He admitted, maybe some of my productions have some basic mistakes…but that doesn’t mean I am on an untruthful path…We are located in al-Ansar room on PalTalk alongside the jihadi Shaykh Abu Abdulrahman, may Allah protect him, one of the commanders in Somalia—so why would he trust us and allow us to record and broadcast his interview? We also have brothers from the Islamic State of Iraq, Chechnya, and Dagestan.[7]

Abu Omar professed his growing “boredom” with online “work” and his desire “to join the battlefields to fight with my weapon, and with my camera and computer so I ask God to grace us. All I want now is a strong and solid media network operating at an elite level in order to terrorize our enemies and uncover the truth.”[8] Abu Omar further scoffed:

Why have the brothers become scared of their own shadows? If you really perceive yourself to be in danger here [on the Ansar al-Mujahideen forum] according to what these brothers have told you, then don’t come in here again…We don’t need you or anyone else…just ask the brothers at the al-Tahadi forum to vouch for us…I say, if any of the brothers at al-Fajr Media wishes to receive assurances about us and if you are in communication with them, then inform them that we would like to meet with them. We ask them to come here and distribute a bulletin outlining the action plan for the al-Ansar network—and we are willing to blow ourselves up near the infidels at any moment, and if they have enough resources to provide us with the necessary financing, then a terrorist is ready.[9]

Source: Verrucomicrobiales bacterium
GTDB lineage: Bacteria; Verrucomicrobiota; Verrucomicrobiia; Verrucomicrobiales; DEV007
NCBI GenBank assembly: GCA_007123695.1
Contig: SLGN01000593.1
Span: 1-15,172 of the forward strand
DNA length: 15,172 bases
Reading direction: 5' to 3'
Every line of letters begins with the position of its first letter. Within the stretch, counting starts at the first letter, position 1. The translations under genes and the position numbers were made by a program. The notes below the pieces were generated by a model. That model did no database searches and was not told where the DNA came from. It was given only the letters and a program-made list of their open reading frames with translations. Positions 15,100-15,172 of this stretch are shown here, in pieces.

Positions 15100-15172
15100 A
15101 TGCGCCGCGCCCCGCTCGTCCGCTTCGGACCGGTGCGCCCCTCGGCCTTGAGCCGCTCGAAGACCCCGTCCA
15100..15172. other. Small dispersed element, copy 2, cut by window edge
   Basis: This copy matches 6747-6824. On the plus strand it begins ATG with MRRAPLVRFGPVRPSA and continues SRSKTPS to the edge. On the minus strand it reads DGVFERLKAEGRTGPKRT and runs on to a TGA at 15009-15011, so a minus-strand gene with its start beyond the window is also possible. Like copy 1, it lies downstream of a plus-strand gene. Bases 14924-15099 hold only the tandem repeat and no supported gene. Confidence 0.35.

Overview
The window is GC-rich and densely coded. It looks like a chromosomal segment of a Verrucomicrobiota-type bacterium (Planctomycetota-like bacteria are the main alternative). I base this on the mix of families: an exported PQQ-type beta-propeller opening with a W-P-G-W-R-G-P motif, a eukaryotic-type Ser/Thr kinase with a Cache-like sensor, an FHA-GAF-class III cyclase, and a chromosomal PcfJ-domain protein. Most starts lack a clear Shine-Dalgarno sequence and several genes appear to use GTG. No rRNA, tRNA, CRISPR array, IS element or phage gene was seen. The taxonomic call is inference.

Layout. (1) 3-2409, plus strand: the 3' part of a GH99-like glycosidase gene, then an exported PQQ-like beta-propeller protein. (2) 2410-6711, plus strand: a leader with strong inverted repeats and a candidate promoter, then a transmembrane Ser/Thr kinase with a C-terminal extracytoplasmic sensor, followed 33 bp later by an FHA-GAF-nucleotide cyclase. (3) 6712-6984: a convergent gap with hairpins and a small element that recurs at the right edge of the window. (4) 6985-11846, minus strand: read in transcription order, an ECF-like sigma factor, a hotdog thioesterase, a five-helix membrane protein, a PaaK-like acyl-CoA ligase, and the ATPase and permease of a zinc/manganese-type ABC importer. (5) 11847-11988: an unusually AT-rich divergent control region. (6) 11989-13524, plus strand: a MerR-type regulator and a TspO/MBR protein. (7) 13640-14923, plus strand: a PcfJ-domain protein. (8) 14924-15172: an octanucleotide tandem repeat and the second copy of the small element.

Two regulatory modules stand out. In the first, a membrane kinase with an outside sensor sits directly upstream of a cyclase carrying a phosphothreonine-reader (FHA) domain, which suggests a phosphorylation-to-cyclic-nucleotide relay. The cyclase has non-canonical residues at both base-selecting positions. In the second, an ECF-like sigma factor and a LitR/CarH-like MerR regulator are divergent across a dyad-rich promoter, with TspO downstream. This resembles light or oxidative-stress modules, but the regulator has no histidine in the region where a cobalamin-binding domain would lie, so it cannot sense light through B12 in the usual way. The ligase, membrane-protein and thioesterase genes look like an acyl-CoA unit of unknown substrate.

Indeed, rather than turn to al-Qa`ida for essential guidance and support, the Ansar al-Mujahideen administrators relied on the pooled volunteer efforts of their membership and each other. During another private chat accidentally revealed to the world during fumbling attempts at website maintenance, an English-speaking deputy administrator nicknamed “Insurgent” explained to up-and-coming forum contributor “Terrorist 001” that